You can't see it in the picture but I ironed the diagonal line, and then I went over it with a chalk pencil so I could clearly see it when I was sewing. I didn't think it mattered which side of the quilt faced up while I was sewing, but it does! Make sure you do the opposite of what I did and have the side that you will not be cutting face up. With so many layers, the fabric shifts a little as you sew and it's hard to feel if you have any wrinkles in the bottom layer of fabric. My top side looked better then the bottom in the end so I wished I'd sewn it with the pink side up. The layers won't line up perfectly, but wait to trim it square until after you've sewn your diagonal lines since the fabric will shift. My mom also recommended using a walking foot on your sewing machine to reduce the shifting, but it was too late for me. I'll have to try it next time.
Begin sewing on the pressed line and continue sewing at 1/2 inch intervals. It helps to hold and stretch the quilt so you don't get too many wrinkles in the bottom layer. I usually use a layer of white flannel next to the top flannel which you don't cut. Many sewing machines have guide arms that you can adjust to half an inch and line up with your last seam to show you where to sew, but my machine is pretty old so I couldn't find one for it. Instead I used half in quilters or masking tape and lined it up with the last line so I knew where to sew and my lines were straight.
After all the stitching is done, trim all around the quilt until all layers are even. You can see in my picture how mine had shifted and had to be trimmed square.
I cut through three layers of flannel (leaving two layers uncut) about 2 to 3 inches from all edges so it can be bound before the rest of the cutting is done. Some people just use scissors, but that's a whole lot of cutting and you have to be extremely careful not to cut through the bottom two layers. I picked up a slashing tool at JoAnn's that made this process so easy! You slide the long plastic part in between the layers that you want to cut and the layers that you don't and then slide it down the row.
Fold the binding flannel to get the bias and cut 4 strips of 2-1/2 inches for the binding through the middle of the piece of flannel so the strips are as long as possible. Sew the strips together on the bias and proceed to bind the quilt. This makes about a 1/2 to 5/8 inch binding all around. I like to mitre the corners so they are square. I'd go into explaining this, but I found the best tutorial on binding a quilt so I'll just refer you there.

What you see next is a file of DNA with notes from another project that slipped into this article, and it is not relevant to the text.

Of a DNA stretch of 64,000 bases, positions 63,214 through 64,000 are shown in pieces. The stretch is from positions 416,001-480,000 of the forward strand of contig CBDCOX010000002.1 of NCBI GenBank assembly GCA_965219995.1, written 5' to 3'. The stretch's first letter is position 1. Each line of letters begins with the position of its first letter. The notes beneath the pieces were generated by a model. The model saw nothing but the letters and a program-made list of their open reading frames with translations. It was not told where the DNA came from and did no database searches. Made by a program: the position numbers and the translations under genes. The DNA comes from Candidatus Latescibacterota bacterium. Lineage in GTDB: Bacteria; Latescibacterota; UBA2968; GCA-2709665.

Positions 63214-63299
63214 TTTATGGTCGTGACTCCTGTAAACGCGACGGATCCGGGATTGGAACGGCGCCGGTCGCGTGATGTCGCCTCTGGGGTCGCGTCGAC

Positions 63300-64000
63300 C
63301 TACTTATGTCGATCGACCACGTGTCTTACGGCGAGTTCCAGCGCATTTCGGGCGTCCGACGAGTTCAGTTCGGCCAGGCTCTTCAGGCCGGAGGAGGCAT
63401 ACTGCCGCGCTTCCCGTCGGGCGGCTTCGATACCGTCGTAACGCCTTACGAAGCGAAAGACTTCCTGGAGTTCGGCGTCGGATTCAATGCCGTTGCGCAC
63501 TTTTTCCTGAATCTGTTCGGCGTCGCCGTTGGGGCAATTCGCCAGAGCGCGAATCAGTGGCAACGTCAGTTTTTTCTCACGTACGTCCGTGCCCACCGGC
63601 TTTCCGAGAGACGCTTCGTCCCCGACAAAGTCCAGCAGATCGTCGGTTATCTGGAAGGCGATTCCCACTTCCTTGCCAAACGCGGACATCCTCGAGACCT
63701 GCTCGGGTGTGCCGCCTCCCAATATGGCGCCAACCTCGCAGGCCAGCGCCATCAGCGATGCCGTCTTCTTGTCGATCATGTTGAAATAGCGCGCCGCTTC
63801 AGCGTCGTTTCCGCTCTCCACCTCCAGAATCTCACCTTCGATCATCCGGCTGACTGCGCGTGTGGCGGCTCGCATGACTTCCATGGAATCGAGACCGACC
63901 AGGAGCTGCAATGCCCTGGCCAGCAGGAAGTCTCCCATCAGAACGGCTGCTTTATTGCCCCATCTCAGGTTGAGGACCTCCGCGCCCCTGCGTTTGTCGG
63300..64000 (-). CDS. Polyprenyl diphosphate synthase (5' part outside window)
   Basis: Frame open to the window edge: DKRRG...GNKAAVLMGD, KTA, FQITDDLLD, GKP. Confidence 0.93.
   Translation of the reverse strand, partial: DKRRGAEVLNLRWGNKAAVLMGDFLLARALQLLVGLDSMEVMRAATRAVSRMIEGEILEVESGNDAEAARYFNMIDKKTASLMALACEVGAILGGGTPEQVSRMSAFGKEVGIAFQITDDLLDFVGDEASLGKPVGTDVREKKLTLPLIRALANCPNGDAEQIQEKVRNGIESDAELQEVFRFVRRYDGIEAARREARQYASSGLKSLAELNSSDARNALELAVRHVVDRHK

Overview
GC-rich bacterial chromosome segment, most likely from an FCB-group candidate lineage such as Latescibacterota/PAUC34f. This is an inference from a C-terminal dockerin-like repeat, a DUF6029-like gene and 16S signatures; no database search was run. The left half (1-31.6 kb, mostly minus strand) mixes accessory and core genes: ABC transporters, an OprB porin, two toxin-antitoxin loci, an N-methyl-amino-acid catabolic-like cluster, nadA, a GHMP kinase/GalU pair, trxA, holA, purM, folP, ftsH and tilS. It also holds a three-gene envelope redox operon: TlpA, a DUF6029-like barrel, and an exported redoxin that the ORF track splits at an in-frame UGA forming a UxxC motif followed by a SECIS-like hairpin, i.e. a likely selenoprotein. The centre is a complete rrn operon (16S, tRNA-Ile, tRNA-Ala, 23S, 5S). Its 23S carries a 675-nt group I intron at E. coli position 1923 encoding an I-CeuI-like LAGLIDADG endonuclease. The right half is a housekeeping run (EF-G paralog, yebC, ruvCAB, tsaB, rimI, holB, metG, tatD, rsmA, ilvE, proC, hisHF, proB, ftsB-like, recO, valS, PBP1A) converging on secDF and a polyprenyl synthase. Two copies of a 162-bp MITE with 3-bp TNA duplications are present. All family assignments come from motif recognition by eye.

Next you just wash and tumble dry the quilt and watch the chenille side bloom (and be prepared for massive amounts of lint!). Here's my finished product before washing it.
Monday, January 15, 2007
I think Larry may have topped his longest shift record this weekend. He worked form 6 a.m. on Friday to 5:30 p.m. on Saturday (which is more than a little illegal, but he couldn't leave without treating all of his patients). He got home just in time to see our little visitors who spent the day entertaining me on Saturday.
Friday, January 12, 2007
I'm feeling much better today and I've been on task all morning but my mind is beginning to wander as we get closer to the weekend. I have a few random things that that made me smile this week that I've been wanting to share. The first is this purse.
It may be my new favorite thing that I own. My friend Krissy made it for me for Christmas, and I've only used it a few times because I feel like I have to save it for special occasions because I don't want anything to happen to it. The inside is lined with soft, brown corduroy. I love having some super-creative friends and can't wait until I have more time to work on projects like this with Krissy. I heard a rumor that she will be selling bags like these soon so if you want one, now is the time to let her know.
Next is more cute baby bedding. I think I'm going to stick with the polka dot bedding from the Gap, but this bedding from Target is pretty cute too. You can't tell very well from the photo, but it's light blue and brown, not light blue and dark blue.
And third, these silver fortune cookies:
They're from Pottery Barn and they're meant to be place card holders, but they hinge open and you can leave notes in them or write your own fortunes. I think they are so cute and they would be fun to use to leave little notes around the house or in sack lunches. Mind you I can't afford the Pottery Barn Outlet let alone Pottery Barn, so I'm watching for them to go on sale.
Wednesday, January 10, 2007
At least I wasn’t the only grouchy one in Columbus after the Buckeye’s huge loss at the National Championship. I think the whole city is in mourning.